Join UW-Madison Student Affairs and the Division of Diversity, Equity and Educational Achievement for an evening of reflection on the legacy of Dr. Martin Luther King, Jr. with Nikole Hannah-Jones, Pulitzer Prize-winning creator of The 1619 Project.
This registration is for virtual access only. If you would prefer to attend the in person event in Shannon Hall at UW-Madison's Memorial Union there are no tickets or registration necessary. Doors to the venue will open at 6:00 pm for general admission seating and the event will begin at 6:30 pm. Live captioning and sign language interpreting will be provided for both the in-person and virtual viewing, and the venue is wheelchair accessible.
This event will be available to watch live, it will not be available for on demand viewing after the live event has ended.
Join in community for an evening with Nikole Hannah-Jones, Pulitzer Prize-winning creator of The 1619 Project, staff writer at The New York Times Magazine, and co-founder of the Ida B. Wells Society for Investigative Reporting. Hannah-Jones will reflect on the legacy of Dr. Martin Luther King, Jr., through the lens of her award-winning work investigating racial injustivce and the consequences of slavery in American History.
Nikole Hannah-Jones is the Pulitzer Prize-winning creator of The 1619 Project and a staff writer at The New York Times Magazine. She has spent her career investigating racial inequality and injustice, and her reporting has earned her the MacArthur Fellowship, known as the Genius grant, a Peabody Award, two George Polk Awards and the National Magazine Award three times. Hannah-Jones also earned the John Chancellor Award for Distinguished Journalism and was named Journalist of the Year by the National Association of Black Journalists and the Newswomen's Club of New York. In 2020, she was inducted into the Society of American Historians, and in 2021, she was named a member of the American Academy of Arts & Sciences. She also serves as the Knight Chair of Race and Journalism at Howard University, where she is founding the Center for Journalism & Democracy.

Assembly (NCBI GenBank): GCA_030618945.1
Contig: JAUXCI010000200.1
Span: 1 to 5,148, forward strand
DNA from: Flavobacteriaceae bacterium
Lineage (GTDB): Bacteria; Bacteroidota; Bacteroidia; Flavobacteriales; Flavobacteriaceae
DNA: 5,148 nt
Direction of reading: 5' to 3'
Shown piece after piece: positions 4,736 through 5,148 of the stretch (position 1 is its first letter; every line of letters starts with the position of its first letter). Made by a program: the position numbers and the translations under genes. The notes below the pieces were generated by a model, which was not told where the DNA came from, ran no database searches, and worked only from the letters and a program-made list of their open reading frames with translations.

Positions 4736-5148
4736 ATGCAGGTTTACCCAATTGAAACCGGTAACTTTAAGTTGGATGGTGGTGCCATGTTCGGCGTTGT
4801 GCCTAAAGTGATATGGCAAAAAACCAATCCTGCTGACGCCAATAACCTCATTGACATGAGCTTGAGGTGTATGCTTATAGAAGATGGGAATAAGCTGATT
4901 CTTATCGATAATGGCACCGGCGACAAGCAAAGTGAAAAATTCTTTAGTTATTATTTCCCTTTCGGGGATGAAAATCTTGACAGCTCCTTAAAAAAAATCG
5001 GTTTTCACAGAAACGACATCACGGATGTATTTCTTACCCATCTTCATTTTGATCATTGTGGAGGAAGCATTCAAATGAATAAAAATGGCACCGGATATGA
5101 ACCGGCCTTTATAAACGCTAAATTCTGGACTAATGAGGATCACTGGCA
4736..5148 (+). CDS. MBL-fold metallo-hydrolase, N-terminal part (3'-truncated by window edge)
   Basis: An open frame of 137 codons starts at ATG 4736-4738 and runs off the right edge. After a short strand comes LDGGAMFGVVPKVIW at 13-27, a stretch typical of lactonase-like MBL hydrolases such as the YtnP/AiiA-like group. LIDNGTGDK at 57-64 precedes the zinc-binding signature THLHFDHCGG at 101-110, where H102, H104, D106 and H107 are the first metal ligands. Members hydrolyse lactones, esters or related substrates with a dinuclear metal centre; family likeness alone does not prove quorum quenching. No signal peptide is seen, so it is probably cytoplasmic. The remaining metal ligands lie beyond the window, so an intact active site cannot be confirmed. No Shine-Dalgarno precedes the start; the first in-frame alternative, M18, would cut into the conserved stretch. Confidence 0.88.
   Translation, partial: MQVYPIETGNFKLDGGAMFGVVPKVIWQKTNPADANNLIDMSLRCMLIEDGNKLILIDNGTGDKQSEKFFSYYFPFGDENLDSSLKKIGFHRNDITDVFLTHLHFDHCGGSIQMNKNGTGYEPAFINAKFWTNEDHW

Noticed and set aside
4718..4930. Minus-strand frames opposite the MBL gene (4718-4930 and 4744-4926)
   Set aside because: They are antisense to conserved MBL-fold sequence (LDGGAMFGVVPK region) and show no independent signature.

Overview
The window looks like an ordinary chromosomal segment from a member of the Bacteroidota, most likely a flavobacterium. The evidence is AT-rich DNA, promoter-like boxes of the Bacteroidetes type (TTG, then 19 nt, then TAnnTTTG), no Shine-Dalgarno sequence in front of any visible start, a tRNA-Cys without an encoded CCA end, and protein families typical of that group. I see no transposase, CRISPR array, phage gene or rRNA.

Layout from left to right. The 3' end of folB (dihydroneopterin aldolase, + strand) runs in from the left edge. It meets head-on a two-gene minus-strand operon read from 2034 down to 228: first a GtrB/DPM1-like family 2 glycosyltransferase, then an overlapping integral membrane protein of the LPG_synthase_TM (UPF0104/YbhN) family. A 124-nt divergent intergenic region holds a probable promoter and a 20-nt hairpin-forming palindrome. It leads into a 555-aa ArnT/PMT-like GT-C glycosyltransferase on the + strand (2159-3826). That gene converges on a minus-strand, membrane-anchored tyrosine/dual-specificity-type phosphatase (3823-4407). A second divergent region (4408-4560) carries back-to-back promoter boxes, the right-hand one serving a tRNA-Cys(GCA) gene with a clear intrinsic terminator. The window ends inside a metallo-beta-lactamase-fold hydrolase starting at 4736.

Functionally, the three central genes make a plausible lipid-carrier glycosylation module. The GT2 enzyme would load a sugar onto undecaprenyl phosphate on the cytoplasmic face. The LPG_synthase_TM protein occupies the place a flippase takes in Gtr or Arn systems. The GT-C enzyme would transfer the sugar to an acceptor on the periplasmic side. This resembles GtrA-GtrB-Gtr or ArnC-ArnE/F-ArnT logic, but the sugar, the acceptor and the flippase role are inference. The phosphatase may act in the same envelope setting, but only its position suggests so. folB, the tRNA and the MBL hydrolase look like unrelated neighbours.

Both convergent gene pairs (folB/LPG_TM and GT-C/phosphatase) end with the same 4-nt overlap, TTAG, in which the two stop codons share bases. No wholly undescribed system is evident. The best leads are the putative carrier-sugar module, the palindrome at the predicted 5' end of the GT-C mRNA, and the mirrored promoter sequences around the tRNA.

In 2016, Hannah-Jones co-founded the Ida B. Wells Society for Investigative Reporting, which seeks to increase the number of reporters and editors of color. She holds a master’s in mass communication from the University of North Carolina and earned her bachelor’s in History and African-American studies from the University of Notre Dame.
About the MLK Symposium
Student Affairs, in collaboration with the Division of Diversity, Equity, and Educational Achievement, annually host a campus speaker in honor of Martin Luther King, Jr. Day. The speaker each year is asked to provide their reflections on the legacy of MLK and to discuss how their work or experience connects to this. Recent event speakers have included astronaut Mae Jemison, MD, and journalist/author Isabel Wilkerson.